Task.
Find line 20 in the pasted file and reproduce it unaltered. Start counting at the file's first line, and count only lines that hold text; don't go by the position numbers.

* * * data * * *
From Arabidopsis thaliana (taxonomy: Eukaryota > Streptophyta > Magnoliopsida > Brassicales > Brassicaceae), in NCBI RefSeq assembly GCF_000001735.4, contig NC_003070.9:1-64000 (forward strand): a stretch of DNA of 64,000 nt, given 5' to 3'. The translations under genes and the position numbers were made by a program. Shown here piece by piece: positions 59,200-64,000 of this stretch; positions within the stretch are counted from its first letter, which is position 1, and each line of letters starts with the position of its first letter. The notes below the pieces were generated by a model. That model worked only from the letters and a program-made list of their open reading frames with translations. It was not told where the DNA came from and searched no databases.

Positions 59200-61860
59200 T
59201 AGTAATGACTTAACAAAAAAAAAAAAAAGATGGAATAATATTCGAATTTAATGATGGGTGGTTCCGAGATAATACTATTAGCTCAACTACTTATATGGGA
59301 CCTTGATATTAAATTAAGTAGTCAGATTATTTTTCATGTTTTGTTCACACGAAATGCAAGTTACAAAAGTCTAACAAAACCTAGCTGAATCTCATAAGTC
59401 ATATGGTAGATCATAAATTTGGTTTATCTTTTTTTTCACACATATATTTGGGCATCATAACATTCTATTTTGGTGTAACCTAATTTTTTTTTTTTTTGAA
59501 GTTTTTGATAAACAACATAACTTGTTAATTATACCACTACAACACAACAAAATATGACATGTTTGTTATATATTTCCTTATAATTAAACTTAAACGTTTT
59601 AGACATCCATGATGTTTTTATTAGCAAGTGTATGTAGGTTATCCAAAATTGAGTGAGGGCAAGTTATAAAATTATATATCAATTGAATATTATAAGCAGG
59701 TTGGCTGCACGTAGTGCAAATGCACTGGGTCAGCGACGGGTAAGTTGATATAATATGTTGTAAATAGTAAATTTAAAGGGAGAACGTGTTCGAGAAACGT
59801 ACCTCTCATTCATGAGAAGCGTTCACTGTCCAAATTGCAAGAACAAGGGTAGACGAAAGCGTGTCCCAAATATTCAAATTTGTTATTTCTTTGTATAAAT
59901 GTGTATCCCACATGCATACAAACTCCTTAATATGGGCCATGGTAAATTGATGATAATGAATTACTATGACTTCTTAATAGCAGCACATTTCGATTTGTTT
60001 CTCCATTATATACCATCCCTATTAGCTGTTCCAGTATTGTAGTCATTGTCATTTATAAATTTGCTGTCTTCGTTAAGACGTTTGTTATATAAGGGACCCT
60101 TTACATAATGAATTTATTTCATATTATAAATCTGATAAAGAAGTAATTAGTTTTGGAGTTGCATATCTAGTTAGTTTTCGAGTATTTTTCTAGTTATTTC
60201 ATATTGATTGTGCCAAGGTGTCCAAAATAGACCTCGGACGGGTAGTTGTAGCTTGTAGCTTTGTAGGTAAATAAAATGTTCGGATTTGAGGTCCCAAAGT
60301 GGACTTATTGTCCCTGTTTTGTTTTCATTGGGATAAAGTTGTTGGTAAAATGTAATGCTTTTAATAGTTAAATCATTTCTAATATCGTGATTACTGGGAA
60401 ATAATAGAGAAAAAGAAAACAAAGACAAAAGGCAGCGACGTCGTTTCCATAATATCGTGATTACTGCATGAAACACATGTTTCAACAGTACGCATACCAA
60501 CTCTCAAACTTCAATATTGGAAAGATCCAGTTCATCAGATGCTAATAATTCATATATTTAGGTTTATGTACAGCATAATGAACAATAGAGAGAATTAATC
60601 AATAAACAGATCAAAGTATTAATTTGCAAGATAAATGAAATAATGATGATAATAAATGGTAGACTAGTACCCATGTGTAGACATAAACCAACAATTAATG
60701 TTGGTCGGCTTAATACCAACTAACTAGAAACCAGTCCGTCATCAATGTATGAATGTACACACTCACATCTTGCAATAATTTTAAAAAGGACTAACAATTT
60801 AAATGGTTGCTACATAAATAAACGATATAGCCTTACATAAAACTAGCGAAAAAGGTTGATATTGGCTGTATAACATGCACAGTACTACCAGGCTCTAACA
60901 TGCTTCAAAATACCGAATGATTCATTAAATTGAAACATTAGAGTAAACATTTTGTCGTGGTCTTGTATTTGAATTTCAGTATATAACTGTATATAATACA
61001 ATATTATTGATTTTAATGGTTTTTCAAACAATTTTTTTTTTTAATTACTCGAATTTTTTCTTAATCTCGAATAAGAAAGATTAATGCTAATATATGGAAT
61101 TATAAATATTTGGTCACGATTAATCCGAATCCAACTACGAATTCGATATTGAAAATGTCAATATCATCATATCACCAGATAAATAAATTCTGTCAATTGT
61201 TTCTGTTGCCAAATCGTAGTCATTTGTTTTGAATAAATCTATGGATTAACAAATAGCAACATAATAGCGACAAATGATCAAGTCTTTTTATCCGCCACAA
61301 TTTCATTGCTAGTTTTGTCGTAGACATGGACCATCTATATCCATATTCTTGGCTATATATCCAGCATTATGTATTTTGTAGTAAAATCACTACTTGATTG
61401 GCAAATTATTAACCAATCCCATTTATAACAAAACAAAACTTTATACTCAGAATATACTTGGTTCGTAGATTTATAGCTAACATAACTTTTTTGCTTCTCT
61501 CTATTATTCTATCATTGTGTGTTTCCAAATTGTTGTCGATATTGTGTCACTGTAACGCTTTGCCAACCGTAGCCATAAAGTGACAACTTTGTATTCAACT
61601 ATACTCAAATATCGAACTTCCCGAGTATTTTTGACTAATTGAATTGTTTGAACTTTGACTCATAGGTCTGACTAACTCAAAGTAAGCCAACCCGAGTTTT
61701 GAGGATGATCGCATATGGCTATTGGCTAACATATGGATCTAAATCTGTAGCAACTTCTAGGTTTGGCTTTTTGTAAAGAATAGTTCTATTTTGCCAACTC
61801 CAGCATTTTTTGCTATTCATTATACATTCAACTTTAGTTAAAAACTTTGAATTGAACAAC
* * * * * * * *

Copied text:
60801 AAATGGTTGCTACATAAATAAACGATATAGCCTTACATAAAACTAGCGAAAAAGGTTGATATTGGCTGTATAACATGCACAGTACTACCAGGCTCTAACA